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March 03, 2016

Eagles coach Doug Pederson still wants to take a QB in NFL Draft

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030316_Pederson-Eagles Matt Mullin/PhillyVoice

Eagles coach Doug Pederson talks to the media.

Apparently, Sam Bradford's extension with the Philadelphia Eagles hasn't changed head coach Doug Pederson's mind when it comes to next month's draft.

He's more likely than not going to take a quarterback at some point.

What has changed -- if only slightly -- in the two days since the two parties agreed to terms on a two-year, $36 million contract is the why. No longer does the team need to force a pick with one their top pick; if "their guy" isn't there when the Eagles are on the clock at No. 13, they don't need to take a quarterback.

But that doesn't mean Pederson still won't want to take a passer that he can develop in his own system. 

"You have to continue to bring in competition," Pederson said on Thursday. "You have to continue to develop every position, quarterback being, obviously, the focal point. You look forward into the draft, if there's a guy there that you can develop and mature and bring along. 

"You have to continue to create depth and competition at the position so it's not out of the question. But at the same time, we have to make sure it's the right fit for us."

Now that they have Bradford under contract for the next two seasons, they'll be able to address other needs -- like offensive line or secondary -- in the first round and can wait on taking a quarterback until the third round. [Don't forget, they lost their second-round pick this year to the St. Louis Rams in the deal that brought Bradford to Philly in the first place.]

"Oh, I don't know about [taking a QB] at 13," Pederson said. "Obviously, if the right guy is there..."

Whether or not the "right guy" is still available will largely be out of the Eagles' hands; that will depend on what the teams picking ahead of them do. But what this new deal with Bradford gives the team, more than anything, is some breathing room.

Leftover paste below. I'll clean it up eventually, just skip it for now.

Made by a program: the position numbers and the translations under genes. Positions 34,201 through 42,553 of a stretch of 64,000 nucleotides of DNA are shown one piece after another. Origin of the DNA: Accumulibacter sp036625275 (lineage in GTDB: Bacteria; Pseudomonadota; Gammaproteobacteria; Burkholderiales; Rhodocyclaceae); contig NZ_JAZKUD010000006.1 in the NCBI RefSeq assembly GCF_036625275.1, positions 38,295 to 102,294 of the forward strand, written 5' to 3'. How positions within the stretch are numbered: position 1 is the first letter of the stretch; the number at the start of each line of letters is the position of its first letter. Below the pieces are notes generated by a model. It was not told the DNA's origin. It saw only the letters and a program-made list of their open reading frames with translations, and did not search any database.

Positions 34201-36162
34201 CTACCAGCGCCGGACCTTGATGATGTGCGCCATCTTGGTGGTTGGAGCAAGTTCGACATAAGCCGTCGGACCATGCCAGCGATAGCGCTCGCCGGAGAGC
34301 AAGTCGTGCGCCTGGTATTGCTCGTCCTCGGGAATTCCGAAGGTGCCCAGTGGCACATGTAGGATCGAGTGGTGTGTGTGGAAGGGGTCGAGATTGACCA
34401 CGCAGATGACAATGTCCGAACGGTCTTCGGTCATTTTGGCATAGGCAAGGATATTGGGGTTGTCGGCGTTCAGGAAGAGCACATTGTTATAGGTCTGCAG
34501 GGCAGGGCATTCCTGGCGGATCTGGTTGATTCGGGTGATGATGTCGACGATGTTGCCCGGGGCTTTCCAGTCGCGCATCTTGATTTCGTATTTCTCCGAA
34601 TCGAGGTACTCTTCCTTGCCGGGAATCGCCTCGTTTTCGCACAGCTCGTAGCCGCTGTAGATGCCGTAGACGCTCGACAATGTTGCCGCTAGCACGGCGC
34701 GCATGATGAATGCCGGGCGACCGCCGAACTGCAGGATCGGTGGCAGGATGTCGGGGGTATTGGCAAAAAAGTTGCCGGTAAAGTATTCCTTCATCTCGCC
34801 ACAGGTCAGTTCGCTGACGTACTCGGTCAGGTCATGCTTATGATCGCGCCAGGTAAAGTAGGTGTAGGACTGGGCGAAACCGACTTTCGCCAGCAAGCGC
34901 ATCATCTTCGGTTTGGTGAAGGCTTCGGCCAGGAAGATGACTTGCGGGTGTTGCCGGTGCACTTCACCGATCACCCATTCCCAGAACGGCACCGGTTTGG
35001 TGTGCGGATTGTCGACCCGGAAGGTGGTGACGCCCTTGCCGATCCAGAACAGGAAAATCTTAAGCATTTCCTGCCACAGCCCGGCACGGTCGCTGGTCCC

What remains to be seen is how the potential drafting of a quarterback impacts Bradford, and whether or not it leads to him looking over his shoulder, worrying that new guy is going to take his job if he hits a rough patch.

"Every year is a new year, you always have to prove yourself," Bradford said. "It doesn't matter if [the deal is] two years, five years or 10 years.''

A few minutes later, Pederson offered his own take on whether or not that would affect his quarterback's psyche.

"He would have no problem with [us drafting a QB]," Pederson said of Bradford. "And listen, you're going to continue to develop your roster and you have to in the National Football League. You've got to stay two-deep or three-deep at some spots, and we're going to continue to bring guys in, quarterback being one of them.

"That doesn't mean he has to be the Day 1 starter as a rookie. So, again, if you can develop young talent, it just makes you better, especially later in the season when you need those guys."

Bradford clearly recognizes that the short-term nature of his deal already puts him in a position where he's going to need to prove himself whether or not the team drafts a quarterback.

And according to the Heisman winner and former No. 1 overall pick, he's up for that challenge.

"I think my best days are ahead of me," he added.

Follow Matt on Twitter: @matt_mullin